What exactly is Latino prosperity? According to Mara Perez, Founder of Latino Futures, the think-tank-centered initiative fueling the Latino Prosperity Movement, “Latino prosperity is Latino socio-economic prosperity for the wellbeing of Latinos in the United States and for the country as a whole.” By 2060, 30% of the United States population will be Latino. That means, what’s good for Latinos in the United States is good for the United States. Latino prosperity is also American prosperity.
The Roadmap to Latino Prosperity Forum hosted at JFK University this past April was the second in a three-part series geared toward identifying and overcoming political, institutional, and budgetary barriers toward Latino prosperity in the U.S. The event was a collaboration among Latino Futures, JFK Kennedy University, which is a Hispanic-Serving Institution, and the Sanford Institute of Philanthropy at JFK University. The forum, which included a range of prominent local and national stakeholders, focused on exploring four main pillars, or key areas for advancement among the Latino population: education, entrepreneurship, workforce development, and philanthropy. After presentations by speakers representing each of these four areas, the event turned toward work groups devoted to each of the pillars, in which exercises were conducted to brainstorm action plans for progress. The result of the event was a “roadmap” of ideas that will continue to be developed over the summer and during the third installation of the series.
The potential for Latinos to significantly expand the American economy is huge. What’s more, economic success among Latino businesses and families is crucial to the wellbeing of the population. Unfortunately, the amount of potential inherent to the growing Latino population is undercut by the fact of its being so underserved. According to Olga Talamante, Executive Director Emerita of the Chicana Latina Foundation and speaker on behalf of Latino advancement in the educational sphere, Latinos had the lowest rate of college completion in California in 2011, even though they are the largest ethnic population in the state. In the entrepreneurship sector it is a similar story. According to Marlene Orozco, Research Analyst with the Stanford Latino Entrepreneurship Initiative, Latino-owned small businesses are growing at a faster rate than those of other demographic groups, yet they receive less loan funding from national banks than do other demographic groups. When it comes to the workforce, Sal Vaca, Director of the City of Richmond’s Employment & Training Department explained that while Latinos represent 16% of workers nationwide, most of these workers work blue collar, low-income jobs. Finally, according to Sara Velten, Vice President of Philanthropy at the Latino Community Foundation, Latino-based nonprofits receive only 1.1% of U.S. philanthropic dollars.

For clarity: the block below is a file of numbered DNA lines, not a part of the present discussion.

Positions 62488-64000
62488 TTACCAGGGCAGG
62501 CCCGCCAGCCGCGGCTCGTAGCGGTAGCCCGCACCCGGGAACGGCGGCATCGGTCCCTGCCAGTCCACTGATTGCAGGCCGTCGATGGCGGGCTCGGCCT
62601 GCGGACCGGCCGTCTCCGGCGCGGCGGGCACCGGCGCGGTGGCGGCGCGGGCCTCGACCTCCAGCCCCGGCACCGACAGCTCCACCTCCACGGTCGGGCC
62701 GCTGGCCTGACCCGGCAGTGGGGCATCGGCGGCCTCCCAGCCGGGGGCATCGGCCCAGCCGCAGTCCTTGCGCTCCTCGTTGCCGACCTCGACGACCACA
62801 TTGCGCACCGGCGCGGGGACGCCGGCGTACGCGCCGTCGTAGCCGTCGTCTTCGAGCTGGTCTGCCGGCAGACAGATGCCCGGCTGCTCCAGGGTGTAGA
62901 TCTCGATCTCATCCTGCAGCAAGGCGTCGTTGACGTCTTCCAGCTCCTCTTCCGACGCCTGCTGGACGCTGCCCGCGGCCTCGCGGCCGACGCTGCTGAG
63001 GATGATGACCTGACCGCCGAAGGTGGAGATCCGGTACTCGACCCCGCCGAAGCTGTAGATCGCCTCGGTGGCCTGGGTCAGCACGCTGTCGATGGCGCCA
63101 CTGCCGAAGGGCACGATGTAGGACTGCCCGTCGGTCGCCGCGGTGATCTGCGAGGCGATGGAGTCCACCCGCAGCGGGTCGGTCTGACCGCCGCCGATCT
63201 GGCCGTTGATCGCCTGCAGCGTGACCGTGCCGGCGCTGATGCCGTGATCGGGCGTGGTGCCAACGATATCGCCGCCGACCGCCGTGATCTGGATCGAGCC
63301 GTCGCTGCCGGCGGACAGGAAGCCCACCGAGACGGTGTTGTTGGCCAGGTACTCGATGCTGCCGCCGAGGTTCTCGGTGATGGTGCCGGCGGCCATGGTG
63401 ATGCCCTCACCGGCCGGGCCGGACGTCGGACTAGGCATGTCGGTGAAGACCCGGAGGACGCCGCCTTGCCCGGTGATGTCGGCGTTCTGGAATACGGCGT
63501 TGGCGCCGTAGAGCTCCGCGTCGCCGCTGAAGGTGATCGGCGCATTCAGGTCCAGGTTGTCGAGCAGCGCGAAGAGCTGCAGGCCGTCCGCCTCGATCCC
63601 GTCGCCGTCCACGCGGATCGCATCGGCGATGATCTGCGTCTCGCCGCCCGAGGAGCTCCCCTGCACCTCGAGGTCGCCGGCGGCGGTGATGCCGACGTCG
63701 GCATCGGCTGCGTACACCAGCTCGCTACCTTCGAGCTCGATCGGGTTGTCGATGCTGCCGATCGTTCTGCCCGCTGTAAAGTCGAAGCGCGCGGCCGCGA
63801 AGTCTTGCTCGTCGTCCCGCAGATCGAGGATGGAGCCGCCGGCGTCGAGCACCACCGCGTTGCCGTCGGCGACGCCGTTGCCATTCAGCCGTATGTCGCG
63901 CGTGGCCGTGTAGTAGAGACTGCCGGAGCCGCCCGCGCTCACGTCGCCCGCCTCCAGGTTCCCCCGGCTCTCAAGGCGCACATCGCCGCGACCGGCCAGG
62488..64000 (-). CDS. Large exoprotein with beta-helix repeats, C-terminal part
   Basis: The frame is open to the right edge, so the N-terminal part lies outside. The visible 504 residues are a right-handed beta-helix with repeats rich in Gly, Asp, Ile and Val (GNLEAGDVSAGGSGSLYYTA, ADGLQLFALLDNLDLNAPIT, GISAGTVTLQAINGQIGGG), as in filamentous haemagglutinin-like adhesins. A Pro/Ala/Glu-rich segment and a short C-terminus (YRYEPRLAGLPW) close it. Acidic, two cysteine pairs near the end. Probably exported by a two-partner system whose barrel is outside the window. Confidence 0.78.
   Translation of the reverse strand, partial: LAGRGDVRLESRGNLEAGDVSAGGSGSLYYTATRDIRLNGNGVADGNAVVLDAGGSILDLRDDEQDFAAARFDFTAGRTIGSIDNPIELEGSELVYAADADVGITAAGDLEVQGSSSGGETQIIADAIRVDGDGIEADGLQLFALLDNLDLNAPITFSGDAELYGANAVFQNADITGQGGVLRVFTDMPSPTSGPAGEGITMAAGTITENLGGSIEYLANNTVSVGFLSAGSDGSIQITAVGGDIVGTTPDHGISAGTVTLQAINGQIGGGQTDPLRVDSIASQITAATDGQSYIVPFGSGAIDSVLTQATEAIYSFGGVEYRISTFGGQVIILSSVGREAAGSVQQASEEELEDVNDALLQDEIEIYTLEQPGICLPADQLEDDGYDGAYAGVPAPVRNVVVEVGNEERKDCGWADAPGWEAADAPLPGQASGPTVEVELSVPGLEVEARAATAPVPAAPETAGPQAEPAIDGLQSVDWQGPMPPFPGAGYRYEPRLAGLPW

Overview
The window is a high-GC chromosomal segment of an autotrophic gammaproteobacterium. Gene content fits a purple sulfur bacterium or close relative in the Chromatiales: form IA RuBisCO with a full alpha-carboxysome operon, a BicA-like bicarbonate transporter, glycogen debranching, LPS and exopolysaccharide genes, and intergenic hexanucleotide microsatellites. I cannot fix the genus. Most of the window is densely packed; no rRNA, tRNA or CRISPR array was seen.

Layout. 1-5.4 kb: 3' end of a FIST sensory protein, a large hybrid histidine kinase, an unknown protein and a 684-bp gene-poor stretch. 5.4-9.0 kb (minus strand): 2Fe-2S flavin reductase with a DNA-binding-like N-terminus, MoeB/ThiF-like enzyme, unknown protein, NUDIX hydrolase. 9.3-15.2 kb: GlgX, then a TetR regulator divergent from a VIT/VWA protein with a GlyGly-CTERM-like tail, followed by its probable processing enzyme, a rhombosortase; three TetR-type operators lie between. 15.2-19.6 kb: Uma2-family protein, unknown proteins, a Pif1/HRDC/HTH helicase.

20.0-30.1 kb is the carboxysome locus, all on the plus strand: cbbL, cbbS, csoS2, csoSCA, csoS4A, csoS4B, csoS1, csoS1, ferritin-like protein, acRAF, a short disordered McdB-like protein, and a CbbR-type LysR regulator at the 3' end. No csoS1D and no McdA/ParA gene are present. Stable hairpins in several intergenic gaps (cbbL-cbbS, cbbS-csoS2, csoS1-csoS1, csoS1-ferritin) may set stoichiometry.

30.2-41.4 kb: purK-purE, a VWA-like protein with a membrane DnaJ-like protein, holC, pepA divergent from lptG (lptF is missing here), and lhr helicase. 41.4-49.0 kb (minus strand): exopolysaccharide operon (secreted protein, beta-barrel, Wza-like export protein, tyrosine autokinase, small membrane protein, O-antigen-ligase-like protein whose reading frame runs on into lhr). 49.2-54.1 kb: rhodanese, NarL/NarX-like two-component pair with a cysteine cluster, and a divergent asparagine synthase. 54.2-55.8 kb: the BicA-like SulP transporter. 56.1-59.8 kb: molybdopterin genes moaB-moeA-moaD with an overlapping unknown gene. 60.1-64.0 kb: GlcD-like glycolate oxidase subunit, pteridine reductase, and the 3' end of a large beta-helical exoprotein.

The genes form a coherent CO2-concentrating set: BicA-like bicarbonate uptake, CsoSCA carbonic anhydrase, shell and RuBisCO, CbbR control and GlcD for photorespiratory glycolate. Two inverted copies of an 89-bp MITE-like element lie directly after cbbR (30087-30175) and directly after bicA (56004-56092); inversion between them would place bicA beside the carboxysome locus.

While highlighting just how underserved the Latino community is despite its continued growth, the speakers at the forum also illustrated a landscape of great potential and brought the path toward fruition of this potential into much greater focus. From scholarships, skill building, and empowerment training to apprenticeship programs, job centers, and philanthropic giving circles that mobilize “ordinary” people to philanthropic action, the speakers at the forum all provided examples of the work their organizations already have underway. By the end of the work sessions, participants in the forum had worked out robust lists of further programming and plans to come in each area of Latino advancement. The conclusion of the program left no doubt that a movement is indeed underway and that the road to Latino prosperity is being paved.